Ph.D., Rice University, 2007
Proteins are the nanomachines of biology. They possess a well-defined functional native conformation that is stable within a limited range of temperatures, pressures, and solvent conditions. This well-defined native structure is determined entirely by the protein's amino acid sequence, but a detailed understanding of how sequence determines structure remains elusive. Furthermore, several diseases including Alzheimer's and Parkinson's are associated with the formation of amyloid fibrils by self-assembly of misfolded proteins. Proteins are not static structures; in order to function, they have to move within their energy landscape, so a detailed characterization of the folding landscape is critical and would aid in the design of new proteins for a variety of applications, including pharmaceuticals, enzyme catalysis and biomaterials.
Free energy landscape of mutated protein S6 exhibiting the competition between protein folding and misfolding.
The study of biomolecular dynamics poses outstanding challenges both for theory and experiment. From the bio-chemical perspective, proteins, DNA, and RNA are giant molecules, comprised of thousands of atoms, and interacting with thousands of water molecules. Solvation/ desolvation strongly affect biomolecular folding transitions and almost all binding and docking events in biomolecular systems. Characteristic time-scales in protein systems span 16 orders of magnitude, from vibrations to highly cooperative structural transitions. Linking these vastly different time and length scales is a grand challenge in computational bioengineering. Our research activity is centered on the application of statistical mechanics techniques, molecular modeling and simulation to the study of biomolecular dynamics, folding, assembly and function.
Multiscale model of single-stranded DNA homopolymer through α-hemolysin nanopore.
Because of the multiple time and length scales intrinsically coexisting in biomolecular systems, in the past few decades the field has evolved through parallel lines, focusing at different resolutions. No single technique can at present span the whole range of typical time and length scales relevant for a protein's biochemical function. In order to significantly advance our understanding of the fundamental principles shaping protein mechanisms we are developing new coarse-grained and multi-resolution models and techniques that can overcome the computational impasse. Our line of research has the potential to build computational models to assist molecular design for a variety of applications ranging from drug design to the engineering of novel functional materials.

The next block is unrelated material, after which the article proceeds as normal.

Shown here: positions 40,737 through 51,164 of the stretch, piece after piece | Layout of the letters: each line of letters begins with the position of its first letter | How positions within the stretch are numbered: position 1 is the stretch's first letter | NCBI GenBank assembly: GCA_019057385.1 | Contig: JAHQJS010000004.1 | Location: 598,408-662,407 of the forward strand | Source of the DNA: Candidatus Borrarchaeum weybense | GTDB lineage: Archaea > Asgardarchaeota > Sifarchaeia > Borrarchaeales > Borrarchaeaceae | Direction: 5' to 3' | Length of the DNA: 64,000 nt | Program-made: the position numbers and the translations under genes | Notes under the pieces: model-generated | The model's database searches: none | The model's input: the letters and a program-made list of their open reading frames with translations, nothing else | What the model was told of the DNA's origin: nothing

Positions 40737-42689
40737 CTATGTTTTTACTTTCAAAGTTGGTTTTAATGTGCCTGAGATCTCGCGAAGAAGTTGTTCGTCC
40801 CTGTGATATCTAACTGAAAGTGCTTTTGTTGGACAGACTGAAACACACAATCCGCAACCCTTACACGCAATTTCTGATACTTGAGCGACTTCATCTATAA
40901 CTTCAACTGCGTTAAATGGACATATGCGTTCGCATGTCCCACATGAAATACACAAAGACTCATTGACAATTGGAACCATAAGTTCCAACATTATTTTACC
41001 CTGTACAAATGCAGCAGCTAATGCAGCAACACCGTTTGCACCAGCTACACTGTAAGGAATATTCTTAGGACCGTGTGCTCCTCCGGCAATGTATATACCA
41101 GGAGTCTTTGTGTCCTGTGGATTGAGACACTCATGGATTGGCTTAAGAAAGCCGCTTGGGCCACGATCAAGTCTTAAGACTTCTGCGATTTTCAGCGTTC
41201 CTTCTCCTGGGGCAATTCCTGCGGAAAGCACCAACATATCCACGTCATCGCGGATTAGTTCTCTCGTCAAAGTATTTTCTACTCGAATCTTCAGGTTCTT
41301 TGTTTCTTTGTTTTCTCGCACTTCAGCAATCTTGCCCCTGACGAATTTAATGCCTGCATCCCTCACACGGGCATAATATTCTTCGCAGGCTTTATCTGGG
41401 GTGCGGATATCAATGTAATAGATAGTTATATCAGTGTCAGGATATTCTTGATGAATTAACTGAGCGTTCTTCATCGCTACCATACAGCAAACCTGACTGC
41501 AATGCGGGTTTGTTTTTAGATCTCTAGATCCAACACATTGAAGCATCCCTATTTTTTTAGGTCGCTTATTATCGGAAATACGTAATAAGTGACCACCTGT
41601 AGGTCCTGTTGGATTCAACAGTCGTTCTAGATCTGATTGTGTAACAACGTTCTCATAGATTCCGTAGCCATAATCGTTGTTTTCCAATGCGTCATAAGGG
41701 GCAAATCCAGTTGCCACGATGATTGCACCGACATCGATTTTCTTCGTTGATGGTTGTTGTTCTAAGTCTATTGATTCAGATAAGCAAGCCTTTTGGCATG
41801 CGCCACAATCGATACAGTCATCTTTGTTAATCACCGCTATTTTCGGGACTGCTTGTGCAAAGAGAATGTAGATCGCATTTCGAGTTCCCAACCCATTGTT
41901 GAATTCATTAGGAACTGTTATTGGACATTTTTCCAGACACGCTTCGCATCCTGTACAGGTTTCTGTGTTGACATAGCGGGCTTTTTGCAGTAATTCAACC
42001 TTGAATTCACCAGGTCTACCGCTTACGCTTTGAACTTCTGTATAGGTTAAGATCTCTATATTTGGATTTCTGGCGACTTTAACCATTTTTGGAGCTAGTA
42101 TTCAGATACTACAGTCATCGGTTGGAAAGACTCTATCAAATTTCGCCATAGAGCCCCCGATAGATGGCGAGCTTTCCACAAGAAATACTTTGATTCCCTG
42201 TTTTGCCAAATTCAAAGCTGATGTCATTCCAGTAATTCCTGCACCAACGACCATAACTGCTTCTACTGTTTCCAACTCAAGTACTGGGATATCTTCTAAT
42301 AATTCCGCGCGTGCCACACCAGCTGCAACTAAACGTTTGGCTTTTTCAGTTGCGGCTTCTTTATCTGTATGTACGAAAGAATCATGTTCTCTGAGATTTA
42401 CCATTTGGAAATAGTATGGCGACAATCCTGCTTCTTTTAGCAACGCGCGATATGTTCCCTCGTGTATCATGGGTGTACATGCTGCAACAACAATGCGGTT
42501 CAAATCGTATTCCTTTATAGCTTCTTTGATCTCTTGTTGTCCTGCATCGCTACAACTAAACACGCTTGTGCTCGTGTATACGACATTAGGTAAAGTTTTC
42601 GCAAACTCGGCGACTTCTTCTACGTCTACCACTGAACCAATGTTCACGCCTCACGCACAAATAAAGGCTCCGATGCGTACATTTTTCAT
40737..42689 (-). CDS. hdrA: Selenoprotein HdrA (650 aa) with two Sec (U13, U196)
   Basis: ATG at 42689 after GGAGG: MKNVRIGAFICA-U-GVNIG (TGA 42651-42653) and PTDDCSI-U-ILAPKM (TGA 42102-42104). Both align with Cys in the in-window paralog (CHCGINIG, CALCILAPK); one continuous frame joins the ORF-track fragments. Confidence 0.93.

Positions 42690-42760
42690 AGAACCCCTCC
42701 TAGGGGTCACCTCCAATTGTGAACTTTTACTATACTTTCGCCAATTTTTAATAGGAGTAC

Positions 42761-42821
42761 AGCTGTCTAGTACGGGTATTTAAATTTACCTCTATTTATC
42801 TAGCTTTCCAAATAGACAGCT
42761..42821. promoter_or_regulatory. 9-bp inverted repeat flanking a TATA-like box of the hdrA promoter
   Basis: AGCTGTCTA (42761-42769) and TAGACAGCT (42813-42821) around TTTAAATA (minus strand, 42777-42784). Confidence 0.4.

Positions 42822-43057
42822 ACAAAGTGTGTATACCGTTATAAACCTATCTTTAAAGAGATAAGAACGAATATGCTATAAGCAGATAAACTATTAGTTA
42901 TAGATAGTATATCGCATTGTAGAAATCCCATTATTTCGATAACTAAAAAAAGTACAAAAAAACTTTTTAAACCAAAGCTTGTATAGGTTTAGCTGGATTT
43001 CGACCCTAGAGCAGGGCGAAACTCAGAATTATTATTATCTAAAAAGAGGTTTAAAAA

Professor Matysiak's current protein reserch includes:
- Coarse-grained protein models for the characterization of folding landscapes
- Translocation of polymer through nanopores
- Multiscale modeling techniques
- Cold denaturation
- Characterizing the role of water in biomolecular systems
For more information, please visit Professor Matysiak's web site
- BIOE 331: Biofluids
- BIOE 689D: Computational Molecular Bioengineering
- “Effects of Sequence and Solvation on the Temperature-Pressure Conformational Landscape of Proteinlike Heteropolymers”, Matysiak, S. and Das, P., Phys. Rev. Lett., 111, 058103 (2013) (Online)
- "Thermal Stability of Hydrophobic Helical Oligomers", Romero-Vargas Castrillón, S., Matysiak, S., Stillinger, F., Rossky, P. J., Debenedetti, P., J. Phys. Chem. B, 116, 9963-9970 (2012). (Online)
- "Phase Behavior of a Lattice Hydrophobic Oligomer in Explicit Water", Romero-Vargas Castrillón, S., Matysiak, S., Stillinger, F., Rossky, P. J., Debenedetti, P., J. Phys. Chem. B, 116, 9540-9548 (2012). (Online)
- "The Role of Hydrophobic Hydration in Protein Stability: A 3D Water-Explicit Protein Model Exhibiting Cold and Heat Denaturation", Matysiak, S., Debenedetti, P. G., Rossky, P. J., J. Phys. Chem. B, 116, 8095-8104 (2012). (Online)
- "Direct Characterization of Hydrophobic Hydration during Cold and Pressure Denaturation", Das, P., Matysiak, S., J. Phys. Chem. B, 116, 5342-5348 (2012). (Online)
- "Dissecting the Energetics of Hydrophobic Hydration of Polypeptides", Matysiak, S., Debenedetti, P. G., Rossky, P. J., J. Phys. Chem. B, 115, 14859-65(2011). (Online)
- "Mapping folding energy landscapes with theory and experiment", Matysiak S., Clementi C., Arch. Biochem. Biophys., 469, 29-33 (2008). (Online)
- "Modeling Diffusive Dynamics in Adaptive Simulation of Liquid Water", Matysiak S., Clementi C., Praprotnik M., Delle Site L., Kremer K., J. Chem. Phys. 128,1 (2008). (Online)
- "Adaptive Resolution Simulation of Liquid Water", Praprotnik M., Matysiak S., Delle Site L., Kremer K., Clementi C., J. Phys.: Cond. Matter, 19, 292201 (2007). (Online)
- "Minimalist protein model as a diagnostic tool for misfolding and aggregation", Matysiak S., Clementi C., J. Mol. Biol. 363, 297-308 (2006). (Online)
- "Dynamics of polymer translocation through nanopore: Theory meets experiments", Matysiak S., Montesi A., Kolomeisky A. B., Pasquali M., Phys. Rev. Lett., 96, 118103 (2006). (Online)
- "Balancing energy and entropy: A new minimalist model for the characterization of protein folding landscapes", Das P., Matysiak S., Clementi C., PNAS, 102, 10141-10146 (2005). (Online)
- "Optimal combination of theory and experiments for the characterization of the protein folding landscape of S6", Matysiak S., Clementi C., J. Mol. Biol. 343, 235 (2004). (Online)